I KILLED a tree recently and I’m not sorry. I killed the tree, an ailanthus, before it killed me, and I did it in tandem with another murder: my neighbor’s towering elm. We plotted together.
That’s not saying I didn’t mourn the act, carried out by hired hands. That I didn’t know such things are taboo. Trees, even invasive and sick ones, produce oxygen, give shade, store carbon. Urban inner-city trees, such as our two, are especially prized when they can stand up to compacted soil, pavement, pollution, human detritus and animal waste. Amazing so many manage to survive.
In theory, an owner here doesn’t need official permission to take one down on private property. The exception in Washington DC, my home, is a so-called heritage tree—old growths of great girth, 100 inches circumference or more—which generally are protected by law.
My big fat dirty ailanthus and my neighbor’s elm each measured 106.81 inches, baffling precision for a complex formula. His was a tree to cherish, spreading its canopy elegantly over our rooftops and halfway across the street. Alas, elms also are favored by a mean beetle that carries a damaging fungus, the so-called Dutch elm disease, named for the country where it was first identified.
The ailanthus, by contrast, is recognized universally as an invasive scourge of little redeeming value except it is fast-growing and nearly indestructible. It sends out sprouts indiscriminately and often, even after being cut down. (It’s also known as the “tree of heaven” because of its great reach upward. And, yes, the name was a metaphor for struggling immigrant life portrayed in A Tree Grows in Brooklyn, title of a 1943 American novel and later a movie.)
My neighbor and I had paid a commercial firm dearly through the years to keep our trees alive—in theory. Who doesn’t want cooling shade under a hot summer sun?
Then came a spring storm that sent a supposedly healthy ailanthus limb crashing down onto my patio, mangling a newly bought wrought-iron chaise longue and just barely missing my house. An omen if ever there was one. I shuddered recalling the $20,000 estimate once given me as the cost of removal, primarily because of its location in a back yard with limited access to the street.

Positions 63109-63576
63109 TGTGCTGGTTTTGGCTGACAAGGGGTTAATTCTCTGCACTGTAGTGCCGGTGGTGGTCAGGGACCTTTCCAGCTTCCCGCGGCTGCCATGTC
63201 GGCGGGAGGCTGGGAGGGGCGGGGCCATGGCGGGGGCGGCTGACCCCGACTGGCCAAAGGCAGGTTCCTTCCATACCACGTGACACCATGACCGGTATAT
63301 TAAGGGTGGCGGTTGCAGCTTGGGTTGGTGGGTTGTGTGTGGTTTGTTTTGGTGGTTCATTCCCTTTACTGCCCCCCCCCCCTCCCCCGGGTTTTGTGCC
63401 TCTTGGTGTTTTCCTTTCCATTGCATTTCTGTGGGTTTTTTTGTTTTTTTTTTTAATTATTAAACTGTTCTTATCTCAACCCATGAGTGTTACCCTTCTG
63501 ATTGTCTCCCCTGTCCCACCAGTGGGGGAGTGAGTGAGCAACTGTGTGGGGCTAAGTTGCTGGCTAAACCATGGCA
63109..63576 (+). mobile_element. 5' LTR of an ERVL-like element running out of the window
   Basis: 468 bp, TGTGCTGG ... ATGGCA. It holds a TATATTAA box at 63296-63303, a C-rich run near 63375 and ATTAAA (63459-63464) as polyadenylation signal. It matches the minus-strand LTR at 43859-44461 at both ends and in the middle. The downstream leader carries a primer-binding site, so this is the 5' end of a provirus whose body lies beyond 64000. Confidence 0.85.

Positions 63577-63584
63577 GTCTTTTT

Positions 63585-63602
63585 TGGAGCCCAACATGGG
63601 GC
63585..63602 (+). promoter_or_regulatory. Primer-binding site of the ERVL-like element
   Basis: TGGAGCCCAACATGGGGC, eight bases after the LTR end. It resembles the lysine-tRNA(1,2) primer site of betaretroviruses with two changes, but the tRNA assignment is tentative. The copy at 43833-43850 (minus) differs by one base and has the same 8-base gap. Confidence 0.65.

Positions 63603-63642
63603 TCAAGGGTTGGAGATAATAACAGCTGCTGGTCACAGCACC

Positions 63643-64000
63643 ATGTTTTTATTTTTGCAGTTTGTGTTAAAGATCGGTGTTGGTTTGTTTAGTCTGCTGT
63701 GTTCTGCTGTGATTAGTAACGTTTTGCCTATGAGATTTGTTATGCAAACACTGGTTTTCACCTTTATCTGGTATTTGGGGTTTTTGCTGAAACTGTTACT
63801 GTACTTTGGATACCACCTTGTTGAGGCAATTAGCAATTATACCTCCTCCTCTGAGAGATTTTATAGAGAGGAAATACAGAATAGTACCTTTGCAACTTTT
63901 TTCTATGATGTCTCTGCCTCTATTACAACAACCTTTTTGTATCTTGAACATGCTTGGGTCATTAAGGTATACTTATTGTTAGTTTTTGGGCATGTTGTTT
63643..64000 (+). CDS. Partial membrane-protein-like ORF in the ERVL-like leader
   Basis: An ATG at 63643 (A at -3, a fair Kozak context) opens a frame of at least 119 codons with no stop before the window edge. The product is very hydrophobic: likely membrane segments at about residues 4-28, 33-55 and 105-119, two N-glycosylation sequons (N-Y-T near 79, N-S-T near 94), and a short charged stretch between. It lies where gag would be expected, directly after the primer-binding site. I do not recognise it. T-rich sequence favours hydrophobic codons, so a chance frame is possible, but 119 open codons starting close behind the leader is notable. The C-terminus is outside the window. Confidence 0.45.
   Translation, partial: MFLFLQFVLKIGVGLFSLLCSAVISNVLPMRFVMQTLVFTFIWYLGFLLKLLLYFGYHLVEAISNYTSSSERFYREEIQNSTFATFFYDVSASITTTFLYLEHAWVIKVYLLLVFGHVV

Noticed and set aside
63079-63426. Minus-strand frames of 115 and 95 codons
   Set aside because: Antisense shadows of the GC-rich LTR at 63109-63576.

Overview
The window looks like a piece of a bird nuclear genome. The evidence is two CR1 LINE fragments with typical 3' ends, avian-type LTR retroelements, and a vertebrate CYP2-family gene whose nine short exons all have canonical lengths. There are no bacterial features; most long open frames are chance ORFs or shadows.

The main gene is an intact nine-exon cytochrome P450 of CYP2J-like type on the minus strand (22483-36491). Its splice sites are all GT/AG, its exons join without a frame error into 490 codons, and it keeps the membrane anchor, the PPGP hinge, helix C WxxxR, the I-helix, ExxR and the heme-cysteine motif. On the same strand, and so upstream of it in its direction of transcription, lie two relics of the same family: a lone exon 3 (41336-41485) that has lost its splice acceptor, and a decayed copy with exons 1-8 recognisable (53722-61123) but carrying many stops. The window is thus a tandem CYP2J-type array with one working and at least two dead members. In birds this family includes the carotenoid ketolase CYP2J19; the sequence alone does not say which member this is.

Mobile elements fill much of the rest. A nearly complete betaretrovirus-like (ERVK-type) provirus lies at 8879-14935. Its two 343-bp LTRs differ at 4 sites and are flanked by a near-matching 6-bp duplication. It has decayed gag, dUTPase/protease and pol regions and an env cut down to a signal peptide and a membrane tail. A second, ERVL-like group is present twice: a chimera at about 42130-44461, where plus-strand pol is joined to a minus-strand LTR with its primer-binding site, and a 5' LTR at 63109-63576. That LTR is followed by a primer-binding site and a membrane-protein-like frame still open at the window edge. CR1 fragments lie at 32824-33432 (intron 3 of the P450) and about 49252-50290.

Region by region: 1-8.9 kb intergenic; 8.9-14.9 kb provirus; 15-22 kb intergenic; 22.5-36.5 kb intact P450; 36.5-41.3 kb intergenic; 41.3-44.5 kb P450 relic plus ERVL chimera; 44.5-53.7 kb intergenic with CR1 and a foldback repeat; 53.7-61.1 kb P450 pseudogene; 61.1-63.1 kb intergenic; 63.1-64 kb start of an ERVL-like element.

About the same time, my neighbor asked an “arborist consultant” (yes, such a thing exists) to advise him about the wisdom of continuing to feed nutrients to an elm that he thought showed some troublesome signs on its trunk. Sure enough, the beetle was winning. Treatment was experimental in Holland and elsewhere, but no cure was guaranteed. The arborist at the company recommended by the consultant—RTEC Tree Care in Virginia, which looks after trees on the Capitol lawn and National Mall—suggested we could each save considerable money by taking down the two trees together. He was right: Together the damage came to a little under $10,000. It would have been more to have the stumps dug out.
That’s when the heritage issue came up. A local Ward 6 arborist, employee of the DC Urban Forestry Administration, had to testify that our trees were hazardous to the public’s well-being. But since mine was on the city’s published list of undesirable invasive species, I probably didn’t need his report, he said—not unless neighbors complained about a sudden loss of shade.
Working with a bureaucracy in a pandemic to arrange permits isn’t easy. RETC managed to fix a date with DC’s Transportation Department to close the block, but a forecast of wind and rain forced a cancellation.
Two weeks later, the largest crane I’ve ever seen rumbled up at dawn, planting itself on the street along with auxiliary trucks and crew. A burly conductor directed this steel contraption with the console’s buttons, guiding its giant arm in wide sweeps across houses two and three stories high. A computer aboard helped gauge with impressive precision how limbs weighing as much as two tons each could be landed safely. Each move was done in coordination with a crew on ropes wielding chain saws as deftly as scissors, in the air and on the ground.
No better show this season than most movies and Zoom sessions, I’ll wager.
“It’s all physics,” said RTEC arborist Jim, as if that explained the dynamics involved.
The elm disappeared first, the ailanthus after lunch. Wood that wasn’t ground up at once was hauled away. By 3pm, all that remained were naked stumps barely a foot high. A sad sight for an elm that had spent its life enlivening the sky and harboring wildlife. Its cut was clean and solid.
Not so the ailanthus, whose stump revealed a deep hollow full of decay. I plopped a large potted palm inside the hole to cover the gap. I liked the idea of having a decorative Ikea plant preening in a space recently occupied by my unruly specimen, a pesky dangerous overgrown weed. Come winter, I’ll substitute a fake version.
Sic transit gloria mundi.